In 1983, BMW became the first turbo world champion in the first class. In part 7 of our series, journalist and former BMW spokesman Uwe Mahla writes about why Brabham-BMW had the fastest car in the last race for the title.
In addition to the tragedy of the personal reasons for the failure of the driver of Brabham-BMW Nelson Piquet, such as a blocked air intake, a clogged injection valve, a broken gas cable or a bump from Alain Prost, it can be said: until late. The 1983 Grand Prix season saw title contenders René Arnoux (Ferrari), Alain Prost (Renault) and Piquet close at the highest level. Three stars, racing cars and engines seemed to be the same.
From the Zandvoort race onwards, however, it was clear that Nelson was slightly ahead of the other protagonists. While in the Dutch mountains he could not show his superiority despite the extreme position because – as indicated – Prost agreed to beat the opponent. But some quality could not be ignored. What happened?
Former BMW engine pope Paul Rosche recalls: “The problem was the high-speed squeal. Like Ferrari and Renault, we realized that we could somehow get extra performance through fuel.”
“Like them, we first tried water injection, but we quickly reached the limit.” In typical Rosche fashion, the original Mwambavarian composed: “When we increased the amount of water from one to two, then to three and finally to four percent, there was a great explosion – then we knew that water does not burn.”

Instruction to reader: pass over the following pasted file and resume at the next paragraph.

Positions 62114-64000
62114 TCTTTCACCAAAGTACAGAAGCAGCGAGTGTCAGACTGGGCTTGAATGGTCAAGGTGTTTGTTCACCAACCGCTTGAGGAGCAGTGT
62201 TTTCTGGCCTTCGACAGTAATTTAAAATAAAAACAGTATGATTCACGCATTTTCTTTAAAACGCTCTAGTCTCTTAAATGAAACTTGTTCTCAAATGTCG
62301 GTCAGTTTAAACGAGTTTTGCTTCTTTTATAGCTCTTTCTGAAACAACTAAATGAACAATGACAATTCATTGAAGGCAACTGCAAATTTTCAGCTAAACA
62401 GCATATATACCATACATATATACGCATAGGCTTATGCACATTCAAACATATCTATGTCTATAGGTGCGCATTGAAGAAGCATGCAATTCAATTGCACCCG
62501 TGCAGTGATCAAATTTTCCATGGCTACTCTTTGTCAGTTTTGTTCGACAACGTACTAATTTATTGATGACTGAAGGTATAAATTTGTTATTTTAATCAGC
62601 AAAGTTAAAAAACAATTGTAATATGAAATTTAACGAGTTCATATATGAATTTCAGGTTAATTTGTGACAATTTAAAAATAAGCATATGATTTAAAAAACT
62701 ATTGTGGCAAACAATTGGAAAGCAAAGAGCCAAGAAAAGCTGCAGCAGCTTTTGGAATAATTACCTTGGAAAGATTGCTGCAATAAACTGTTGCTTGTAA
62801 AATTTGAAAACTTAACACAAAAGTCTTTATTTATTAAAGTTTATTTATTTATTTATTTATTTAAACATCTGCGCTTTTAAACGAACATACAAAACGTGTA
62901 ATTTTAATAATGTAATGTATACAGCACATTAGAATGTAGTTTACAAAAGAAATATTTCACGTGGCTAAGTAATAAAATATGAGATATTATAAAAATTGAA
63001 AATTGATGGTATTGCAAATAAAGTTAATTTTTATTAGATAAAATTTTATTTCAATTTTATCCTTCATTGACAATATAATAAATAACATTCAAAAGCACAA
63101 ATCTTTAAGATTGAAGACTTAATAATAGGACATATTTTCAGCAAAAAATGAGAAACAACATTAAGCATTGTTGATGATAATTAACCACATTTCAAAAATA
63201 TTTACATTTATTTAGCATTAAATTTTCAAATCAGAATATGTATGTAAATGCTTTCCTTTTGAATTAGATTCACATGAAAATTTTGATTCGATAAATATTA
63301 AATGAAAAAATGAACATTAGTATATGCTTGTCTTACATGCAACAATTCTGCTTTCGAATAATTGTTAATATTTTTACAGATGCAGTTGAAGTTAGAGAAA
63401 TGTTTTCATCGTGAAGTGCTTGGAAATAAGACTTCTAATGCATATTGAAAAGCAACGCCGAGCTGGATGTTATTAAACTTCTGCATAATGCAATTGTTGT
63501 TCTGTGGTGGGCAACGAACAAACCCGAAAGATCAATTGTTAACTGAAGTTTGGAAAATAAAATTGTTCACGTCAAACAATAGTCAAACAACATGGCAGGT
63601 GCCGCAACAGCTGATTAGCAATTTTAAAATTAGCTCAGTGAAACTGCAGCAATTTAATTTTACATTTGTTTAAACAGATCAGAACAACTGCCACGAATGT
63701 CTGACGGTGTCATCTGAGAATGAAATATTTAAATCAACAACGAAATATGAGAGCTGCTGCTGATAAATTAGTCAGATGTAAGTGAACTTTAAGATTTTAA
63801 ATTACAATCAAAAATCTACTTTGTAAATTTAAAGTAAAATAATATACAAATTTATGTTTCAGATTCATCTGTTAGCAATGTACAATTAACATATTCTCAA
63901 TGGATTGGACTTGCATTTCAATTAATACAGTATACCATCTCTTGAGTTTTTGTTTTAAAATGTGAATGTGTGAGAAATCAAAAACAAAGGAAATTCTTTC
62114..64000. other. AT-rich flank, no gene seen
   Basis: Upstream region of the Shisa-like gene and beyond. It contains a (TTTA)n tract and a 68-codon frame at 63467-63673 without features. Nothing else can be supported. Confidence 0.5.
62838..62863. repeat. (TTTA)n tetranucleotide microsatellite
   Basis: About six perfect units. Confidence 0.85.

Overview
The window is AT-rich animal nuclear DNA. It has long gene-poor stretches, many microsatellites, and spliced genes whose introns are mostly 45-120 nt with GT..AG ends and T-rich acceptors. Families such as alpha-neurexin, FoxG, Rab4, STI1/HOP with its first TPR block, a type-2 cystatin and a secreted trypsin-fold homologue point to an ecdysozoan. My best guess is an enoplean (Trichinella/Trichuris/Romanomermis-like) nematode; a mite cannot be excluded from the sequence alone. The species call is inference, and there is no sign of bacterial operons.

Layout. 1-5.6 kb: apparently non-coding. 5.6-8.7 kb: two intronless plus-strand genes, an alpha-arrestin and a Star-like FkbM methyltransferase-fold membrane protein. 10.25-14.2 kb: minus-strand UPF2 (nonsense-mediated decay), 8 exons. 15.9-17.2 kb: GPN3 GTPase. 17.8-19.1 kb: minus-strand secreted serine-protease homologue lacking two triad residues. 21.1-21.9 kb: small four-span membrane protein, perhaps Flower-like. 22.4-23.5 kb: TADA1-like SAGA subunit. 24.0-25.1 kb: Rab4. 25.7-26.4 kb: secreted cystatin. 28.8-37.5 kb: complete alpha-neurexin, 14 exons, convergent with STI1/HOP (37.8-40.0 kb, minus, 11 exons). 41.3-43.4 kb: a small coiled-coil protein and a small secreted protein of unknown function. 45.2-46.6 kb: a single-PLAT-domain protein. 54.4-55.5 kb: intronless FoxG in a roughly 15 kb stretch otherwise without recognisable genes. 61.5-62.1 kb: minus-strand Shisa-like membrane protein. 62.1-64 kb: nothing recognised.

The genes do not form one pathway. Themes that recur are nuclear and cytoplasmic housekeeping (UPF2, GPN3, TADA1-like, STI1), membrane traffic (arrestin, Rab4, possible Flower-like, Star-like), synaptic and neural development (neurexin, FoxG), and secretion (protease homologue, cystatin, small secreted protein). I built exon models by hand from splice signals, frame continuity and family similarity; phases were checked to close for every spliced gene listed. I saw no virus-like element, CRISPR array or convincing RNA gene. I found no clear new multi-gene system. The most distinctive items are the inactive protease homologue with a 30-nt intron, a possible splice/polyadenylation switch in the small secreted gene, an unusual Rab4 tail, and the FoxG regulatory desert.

The train of thought was: No high-speed crank equals high boost pressure equals high performance. So the BMW technicians went looking for fuel that was just a little, but definitely below the octane limit specified by the regulations.
Together with experts in this field, they managed to create such an oil, which unfortunately did not contain lead. The official fuel analysis after the official demonstration from the competition proved without a doubt that the BMW felt the limit very accurately and observed.
The work of genius, in which they had discovered the possibility of fuel regulations without the same compromises as their counterparts in the areas of chassis and engine technology, was to be the final part of the picture of a winning Formula 1 racing car.
In the next episode, read how Nelson Piquet drove at Monza.